Special Issue "Contemporary Brooklyn Fictions"
Deadline for manuscript submissions: 31 December 2020.
Interests: contemporary American fiction; gentrification stories; literary depictions of urban neighbourhoods; interactions between local and global identities in changing urban spaces; transnationalism in the music of The Clash; Quakerism and American literature; detective fiction
This Special Issue of Humanities calls for papers on twenty-first-century Brooklyn fictions. By “Brooklyn Fictions,” I mean novels and short stories set wholly or partly in New York City’s most populous borough, and ones that explicitly engage with Brooklyn’s neighbourhoods as distinctive communities. Although it has become a commonplace to declare, often ruefully, that “Brooklyn has changed,” the specific texture of those changes is worthy of close consideration. Brooklyn, “a small town in the world city,” has seen virtually all of its diverse neighbourhoods undergo gentrification since the 1960s, and a borough that has in the popular imaginary prided itself on a down-home, neighbourly authenticity at odds with the flinty-eyed aspiration of Manhattan now finds itself almost as expensive and as inaccessible to lower-waged populations as its rival across the water. Contemporary Brooklyn fictions inevitably engage with these economic, social and demographic transformations, and they do so from a wide variety of perspectives, reflecting the diversity that still exists, but is widely perceived as being under threat. Brooklyn has become a test case for literary investigations of, among many other issues: local and global relations, definitions of multiculturalism, class antagonisms, and the commodification of the very idea of neighbourhood.
Topics might include, but are by no means limited to:
- representations of the lived experience of gentrification
- the effects of “supergentrification”
- local and global relations (or “glocalisation,” if you prefer)
- historical Brooklyn fictions
- genres of Brooklyn fiction, popular forms (e.g. detective thrillers)
- mobility, selfhood and place; Brooklyn as a transnational space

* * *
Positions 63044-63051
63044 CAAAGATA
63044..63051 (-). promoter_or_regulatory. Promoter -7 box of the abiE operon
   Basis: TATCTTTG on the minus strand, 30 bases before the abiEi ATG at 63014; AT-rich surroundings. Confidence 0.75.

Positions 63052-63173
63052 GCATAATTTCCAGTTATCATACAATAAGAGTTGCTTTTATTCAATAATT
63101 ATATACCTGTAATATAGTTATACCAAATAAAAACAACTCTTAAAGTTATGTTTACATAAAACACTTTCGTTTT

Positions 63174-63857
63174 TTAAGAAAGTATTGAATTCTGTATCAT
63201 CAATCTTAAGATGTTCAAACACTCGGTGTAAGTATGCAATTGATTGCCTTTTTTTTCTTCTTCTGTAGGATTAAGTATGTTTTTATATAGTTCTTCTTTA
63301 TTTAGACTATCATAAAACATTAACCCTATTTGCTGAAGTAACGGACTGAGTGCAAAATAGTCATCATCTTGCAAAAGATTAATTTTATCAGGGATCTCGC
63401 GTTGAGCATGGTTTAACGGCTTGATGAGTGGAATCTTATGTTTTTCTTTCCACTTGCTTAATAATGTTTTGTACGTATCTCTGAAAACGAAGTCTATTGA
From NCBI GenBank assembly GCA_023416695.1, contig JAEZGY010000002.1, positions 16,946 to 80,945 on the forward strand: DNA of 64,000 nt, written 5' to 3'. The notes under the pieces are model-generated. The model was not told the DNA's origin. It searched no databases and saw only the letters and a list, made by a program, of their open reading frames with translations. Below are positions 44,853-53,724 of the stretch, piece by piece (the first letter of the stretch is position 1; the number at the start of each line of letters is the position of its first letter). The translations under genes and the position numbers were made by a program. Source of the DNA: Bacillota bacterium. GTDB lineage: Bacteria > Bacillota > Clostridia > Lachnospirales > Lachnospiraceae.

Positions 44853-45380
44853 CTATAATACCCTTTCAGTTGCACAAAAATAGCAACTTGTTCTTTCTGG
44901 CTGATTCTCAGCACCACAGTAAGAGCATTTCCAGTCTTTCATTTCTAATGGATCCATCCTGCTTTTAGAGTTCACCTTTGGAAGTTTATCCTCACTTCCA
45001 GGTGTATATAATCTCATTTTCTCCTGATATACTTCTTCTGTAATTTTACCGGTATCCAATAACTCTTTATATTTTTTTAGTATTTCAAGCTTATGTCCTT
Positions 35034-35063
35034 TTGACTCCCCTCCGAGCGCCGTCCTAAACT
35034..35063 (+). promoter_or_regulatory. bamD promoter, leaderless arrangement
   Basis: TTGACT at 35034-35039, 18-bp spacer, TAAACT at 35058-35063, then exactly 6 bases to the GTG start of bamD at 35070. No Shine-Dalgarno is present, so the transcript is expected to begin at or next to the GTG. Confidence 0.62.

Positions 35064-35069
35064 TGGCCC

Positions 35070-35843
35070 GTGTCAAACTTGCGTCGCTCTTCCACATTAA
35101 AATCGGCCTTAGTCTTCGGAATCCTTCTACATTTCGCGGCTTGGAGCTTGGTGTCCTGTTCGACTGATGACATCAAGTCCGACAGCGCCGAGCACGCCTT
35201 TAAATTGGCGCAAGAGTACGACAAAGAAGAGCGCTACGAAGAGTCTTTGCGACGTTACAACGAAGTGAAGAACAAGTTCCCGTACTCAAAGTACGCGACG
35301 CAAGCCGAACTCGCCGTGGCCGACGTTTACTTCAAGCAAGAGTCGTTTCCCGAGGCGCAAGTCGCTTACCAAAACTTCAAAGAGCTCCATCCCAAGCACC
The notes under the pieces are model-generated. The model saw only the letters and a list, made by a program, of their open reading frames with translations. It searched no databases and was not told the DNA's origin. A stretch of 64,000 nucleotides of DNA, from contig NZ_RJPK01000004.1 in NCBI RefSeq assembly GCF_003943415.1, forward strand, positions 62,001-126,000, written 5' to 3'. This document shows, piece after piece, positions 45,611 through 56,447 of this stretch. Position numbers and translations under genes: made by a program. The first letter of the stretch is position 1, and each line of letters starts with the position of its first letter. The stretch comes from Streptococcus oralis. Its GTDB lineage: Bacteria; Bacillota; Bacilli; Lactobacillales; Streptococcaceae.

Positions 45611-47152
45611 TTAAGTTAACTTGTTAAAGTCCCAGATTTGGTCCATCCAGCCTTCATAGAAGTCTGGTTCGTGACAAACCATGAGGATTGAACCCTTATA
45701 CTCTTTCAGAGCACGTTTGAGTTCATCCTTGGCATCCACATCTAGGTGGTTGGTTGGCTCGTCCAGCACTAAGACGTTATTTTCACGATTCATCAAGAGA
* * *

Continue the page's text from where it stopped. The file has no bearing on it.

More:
- competing conceptions of “authentic” neighbourhood living
Proposals from postgraduate researchers and early career scholars are warmly welcomed
Abstracts of 150–200 words, along with 150–200-word bios, should be submitted by 31 May 2020. Completed articles of 5000–7000 words should be submitted by 31 December 2020.
Prof. Dr. James Peacock
Manuscript Submission Information
Manuscripts should be submitted online at www.mdpi.com by registering and logging in to this website. Once you are registered, click here to go to the submission form. Manuscripts can be submitted until the deadline. All papers will be peer-reviewed. Accepted papers will be published continuously in the journal (as soon as accepted) and will be listed together on the special issue website. Research articles, review articles as well as short communications are invited. For planned papers, a title and short abstract (about 100 words) can be sent to the Editorial Office for announcement on this website.
Submitted manuscripts should not have been published previously, nor be under consideration for publication elsewhere (except conference proceedings papers). All manuscripts are thoroughly refereed through a double-blind peer-review process. A guide for authors and other relevant information for submission of manuscripts is available on the Instructions for Authors page. Humanities is an international peer-reviewed open access quarterly journal published by MDPI.
Please visit the Instructions for Authors page before submitting a manuscript. The Article Processing Charge (APC) for publication in this open access journal is 1000 CHF (Swiss Francs). Submitted papers should be well formatted and use good English. Authors may use MDPI's English editing service prior to publication or during author revisions.
- contemporary fiction